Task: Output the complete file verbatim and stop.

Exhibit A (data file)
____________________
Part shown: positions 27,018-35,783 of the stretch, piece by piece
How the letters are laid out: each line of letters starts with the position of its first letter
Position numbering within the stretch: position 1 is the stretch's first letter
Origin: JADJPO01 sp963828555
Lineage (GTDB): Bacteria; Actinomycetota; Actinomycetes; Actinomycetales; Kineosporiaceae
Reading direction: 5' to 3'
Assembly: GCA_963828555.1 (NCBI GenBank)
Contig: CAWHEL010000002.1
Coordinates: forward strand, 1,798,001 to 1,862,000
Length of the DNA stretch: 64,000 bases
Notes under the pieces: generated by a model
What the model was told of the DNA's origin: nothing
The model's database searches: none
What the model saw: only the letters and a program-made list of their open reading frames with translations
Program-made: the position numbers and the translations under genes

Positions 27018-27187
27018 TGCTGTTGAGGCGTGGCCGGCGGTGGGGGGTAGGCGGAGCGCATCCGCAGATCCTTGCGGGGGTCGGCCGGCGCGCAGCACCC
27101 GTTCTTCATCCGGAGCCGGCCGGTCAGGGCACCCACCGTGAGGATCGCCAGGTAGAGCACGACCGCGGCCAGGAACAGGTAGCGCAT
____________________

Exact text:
Part shown: positions 27,018-35,783 of the stretch, piece by piece
How the letters are laid out: each line of letters starts with the position of its first letter
Position numbering within the stretch: position 1 is the stretch's first letter
Origin: JADJPO01 sp963828555
Lineage (GTDB): Bacteria; Actinomycetota; Actinomycetes; Actinomycetales; Kineosporiaceae
Reading direction: 5' to 3'
Assembly: GCA_963828555.1 (NCBI GenBank)
Contig: CAWHEL010000002.1
Coordinates: forward strand, 1,798,001 to 1,862,000
Length of the DNA stretch: 64,000 bases
Notes under the pieces: generated by a model
What the model was told of the DNA's origin: nothing
The model's database searches: none
What the model saw: only the letters and a program-made list of their open reading frames with translations
Program-made: the position numbers and the translations under genes

Positions 27018-27187
27018 TGCTGTTGAGGCGTGGCCGGCGGTGGGGGGTAGGCGGAGCGCATCCGCAGATCCTTGCGGGGGTCGGCCGGCGCGCAGCACCC
27101 GTTCTTCATCCGGAGCCGGCCGGTCAGGGCACCCACCGTGAGGATCGCCAGGTAGAGCACGACCGCGGCCAGGAACAGGTAGCGCAT